Results 1 to 2 of 2

Math Help - show that h is differentiable everywhere and that h' is continuous everywhere but....

  1. #1
    Member
    Joined
    Apr 2010
    Posts
    133

    show that h is differentiable everywhere and that h' is continuous everywhere but....

    Define h(x)=x^3sin(1/x) for x not equal to 0 and h(0)=0. Show that h is differentiable everywhere and that h' is continuous everywhere but fails to have a derivative at one point.

    I have h'(x) to be : (3 x^2) sin(1/x)-x cos(1/x) but im i don't know how to show what is being asked.
    Follow Math Help Forum on Facebook and Google+

  2. #2
    MHF Contributor
    Prove It's Avatar
    Joined
    Aug 2008
    Posts
    11,560
    Thanks
    1425
    To be continuous everywhere, at the possible point of discontinuity, if the left hand limit and right hand limit are equal to the function at that point, then the function is continuous everywhere.

    To be differentiable everywhere, at the possible point of no-differentiability, the left and right hand limits of the derivative at that point have to be equal.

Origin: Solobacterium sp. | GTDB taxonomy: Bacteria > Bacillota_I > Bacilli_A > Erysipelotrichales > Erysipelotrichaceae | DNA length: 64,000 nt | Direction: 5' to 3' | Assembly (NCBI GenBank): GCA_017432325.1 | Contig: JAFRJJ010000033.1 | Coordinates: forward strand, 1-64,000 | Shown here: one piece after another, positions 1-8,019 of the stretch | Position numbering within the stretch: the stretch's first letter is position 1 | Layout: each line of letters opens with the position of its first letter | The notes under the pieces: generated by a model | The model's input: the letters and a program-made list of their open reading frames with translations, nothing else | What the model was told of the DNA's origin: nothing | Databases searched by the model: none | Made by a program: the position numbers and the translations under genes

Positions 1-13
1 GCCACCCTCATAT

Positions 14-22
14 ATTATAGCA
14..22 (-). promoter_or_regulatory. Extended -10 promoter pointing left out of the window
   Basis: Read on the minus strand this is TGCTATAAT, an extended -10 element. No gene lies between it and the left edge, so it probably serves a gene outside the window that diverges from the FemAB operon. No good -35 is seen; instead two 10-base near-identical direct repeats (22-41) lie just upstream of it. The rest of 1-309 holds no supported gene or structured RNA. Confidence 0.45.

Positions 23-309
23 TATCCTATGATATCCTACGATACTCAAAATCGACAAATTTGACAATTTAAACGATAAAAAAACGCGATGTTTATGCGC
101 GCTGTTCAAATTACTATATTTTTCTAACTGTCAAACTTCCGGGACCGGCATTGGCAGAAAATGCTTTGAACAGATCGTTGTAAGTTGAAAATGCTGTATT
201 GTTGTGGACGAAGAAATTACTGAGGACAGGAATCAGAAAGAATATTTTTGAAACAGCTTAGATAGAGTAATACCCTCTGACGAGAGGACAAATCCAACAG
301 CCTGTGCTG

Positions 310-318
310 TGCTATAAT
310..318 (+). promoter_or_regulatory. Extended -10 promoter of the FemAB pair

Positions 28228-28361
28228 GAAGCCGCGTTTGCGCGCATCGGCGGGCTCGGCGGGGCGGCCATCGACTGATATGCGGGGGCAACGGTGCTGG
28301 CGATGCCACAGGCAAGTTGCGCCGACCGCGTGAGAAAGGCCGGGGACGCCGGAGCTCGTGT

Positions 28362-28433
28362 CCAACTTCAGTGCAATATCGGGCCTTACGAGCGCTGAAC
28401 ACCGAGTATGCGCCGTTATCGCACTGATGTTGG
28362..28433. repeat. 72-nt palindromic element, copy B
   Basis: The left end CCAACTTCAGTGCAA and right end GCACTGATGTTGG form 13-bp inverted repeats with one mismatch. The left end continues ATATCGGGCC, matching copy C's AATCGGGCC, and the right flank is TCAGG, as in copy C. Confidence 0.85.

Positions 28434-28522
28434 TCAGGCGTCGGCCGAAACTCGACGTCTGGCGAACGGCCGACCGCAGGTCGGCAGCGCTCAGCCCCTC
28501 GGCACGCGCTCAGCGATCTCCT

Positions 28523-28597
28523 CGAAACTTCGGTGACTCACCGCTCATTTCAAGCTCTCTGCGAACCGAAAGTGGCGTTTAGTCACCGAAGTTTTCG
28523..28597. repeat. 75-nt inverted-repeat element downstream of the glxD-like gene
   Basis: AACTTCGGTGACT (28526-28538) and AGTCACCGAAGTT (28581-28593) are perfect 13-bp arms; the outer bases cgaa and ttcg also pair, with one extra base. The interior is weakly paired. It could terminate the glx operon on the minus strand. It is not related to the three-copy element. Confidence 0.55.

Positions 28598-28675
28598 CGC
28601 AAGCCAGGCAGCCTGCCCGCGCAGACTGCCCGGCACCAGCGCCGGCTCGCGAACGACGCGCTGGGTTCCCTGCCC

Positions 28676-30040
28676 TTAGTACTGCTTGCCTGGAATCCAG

Follow Math Help Forum on Facebook and Google+

Similar Math Help Forum Discussions

  1. continuous/differentiable
    Posted in the Calculus Forum
    Replies: 2
    Last Post: December 8th 2010, 09:19 AM
  2. Replies: 0
    Last Post: October 3rd 2010, 07:03 AM
  3. Continuous but not differentiable
    Posted in the Differential Geometry Forum
    Replies: 2
    Last Post: September 1st 2009, 10:24 AM
  4. Differentiable, continuous function... "show that"
    Posted in the Differential Geometry Forum
    Replies: 4
    Last Post: May 21st 2009, 03:01 AM
  5. continuous, not differentiable
    Posted in the Calculus Forum
    Replies: 2
    Last Post: October 22nd 2008, 02:56 PM

Search Tags


/mathhelpforum @mathhelpforum